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People with COPD who need oxygen therapy face incredible difficulties when they have to cross boarders. The European Commission Memo (guideline) on “Passengers rights: what passengers with reduced mobility need to know when travelling by air” published on 14 June 2012 may help to clarify the situation but underlines the lack of harmonisation between Member States and airline companies in this  field.This is an extract of the memo:

“I need oxygen on-board. Can I take my own supply or will oxygen be provided by the air-carrier?

What is the problem?

Air carriers apply different rules on the transport of oxygen which leads to confusing situations for passengers who need oxygen onboard.

What is the guidance?

Airlines are required to carry medical equipment free of charge, subject to any relevant dangerous goods requirements.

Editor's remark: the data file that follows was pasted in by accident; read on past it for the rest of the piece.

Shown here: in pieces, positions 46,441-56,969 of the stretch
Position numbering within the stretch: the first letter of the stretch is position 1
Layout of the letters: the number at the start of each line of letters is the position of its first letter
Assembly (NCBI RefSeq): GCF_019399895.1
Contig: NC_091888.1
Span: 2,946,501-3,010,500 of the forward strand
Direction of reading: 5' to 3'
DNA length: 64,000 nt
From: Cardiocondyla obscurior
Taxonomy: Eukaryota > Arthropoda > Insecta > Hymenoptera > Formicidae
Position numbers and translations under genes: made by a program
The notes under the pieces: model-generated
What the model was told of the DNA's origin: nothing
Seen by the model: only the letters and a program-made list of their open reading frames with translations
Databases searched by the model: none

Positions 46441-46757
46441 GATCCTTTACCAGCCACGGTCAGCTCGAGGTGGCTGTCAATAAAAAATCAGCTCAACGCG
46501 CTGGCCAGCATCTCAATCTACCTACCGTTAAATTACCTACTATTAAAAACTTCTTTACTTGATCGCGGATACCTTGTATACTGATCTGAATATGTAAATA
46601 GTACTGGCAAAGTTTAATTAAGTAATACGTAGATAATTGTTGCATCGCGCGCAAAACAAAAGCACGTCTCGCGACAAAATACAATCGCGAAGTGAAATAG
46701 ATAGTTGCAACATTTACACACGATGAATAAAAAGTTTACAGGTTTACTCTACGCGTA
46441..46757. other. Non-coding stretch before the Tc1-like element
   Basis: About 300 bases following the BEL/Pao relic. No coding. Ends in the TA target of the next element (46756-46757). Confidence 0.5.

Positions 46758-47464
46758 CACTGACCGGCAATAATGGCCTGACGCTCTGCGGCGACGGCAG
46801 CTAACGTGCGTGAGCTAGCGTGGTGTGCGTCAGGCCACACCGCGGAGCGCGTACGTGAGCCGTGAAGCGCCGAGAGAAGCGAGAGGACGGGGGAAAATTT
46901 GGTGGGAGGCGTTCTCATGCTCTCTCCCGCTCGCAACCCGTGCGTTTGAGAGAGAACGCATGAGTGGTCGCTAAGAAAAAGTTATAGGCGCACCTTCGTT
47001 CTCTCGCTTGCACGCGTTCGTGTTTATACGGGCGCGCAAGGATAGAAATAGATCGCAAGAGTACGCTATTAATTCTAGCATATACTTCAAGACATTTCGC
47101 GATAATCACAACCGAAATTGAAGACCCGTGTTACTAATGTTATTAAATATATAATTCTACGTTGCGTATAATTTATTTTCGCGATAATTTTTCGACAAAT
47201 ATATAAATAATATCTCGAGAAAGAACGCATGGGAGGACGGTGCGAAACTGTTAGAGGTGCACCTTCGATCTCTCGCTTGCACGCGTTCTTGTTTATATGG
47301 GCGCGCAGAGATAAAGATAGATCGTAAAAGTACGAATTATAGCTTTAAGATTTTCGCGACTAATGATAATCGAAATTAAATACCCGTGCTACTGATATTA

For example, if you need oxygen during the flight it is important to clarify directly with the air carrier whether you can bring your own oxygen supply. For safety reasons, the air carrier might not allow this or decide to provide the oxygen itself (although it is not obliged to do so).

There are currently no standardised rules on the carriage of oxygen in the EU. The guidelines therefore underline that airlines are entitled to set their own requirements for the carriage of oxygen based on safety reasons. However, this information must be clearly available to passengers. If the air carrier provides oxygen, the guidelines state that this should be done at a reasonable price.”

European Commission Memo – full text

European Commission press release

 

 

 

June 14th, 2012 | Published in EU Policy,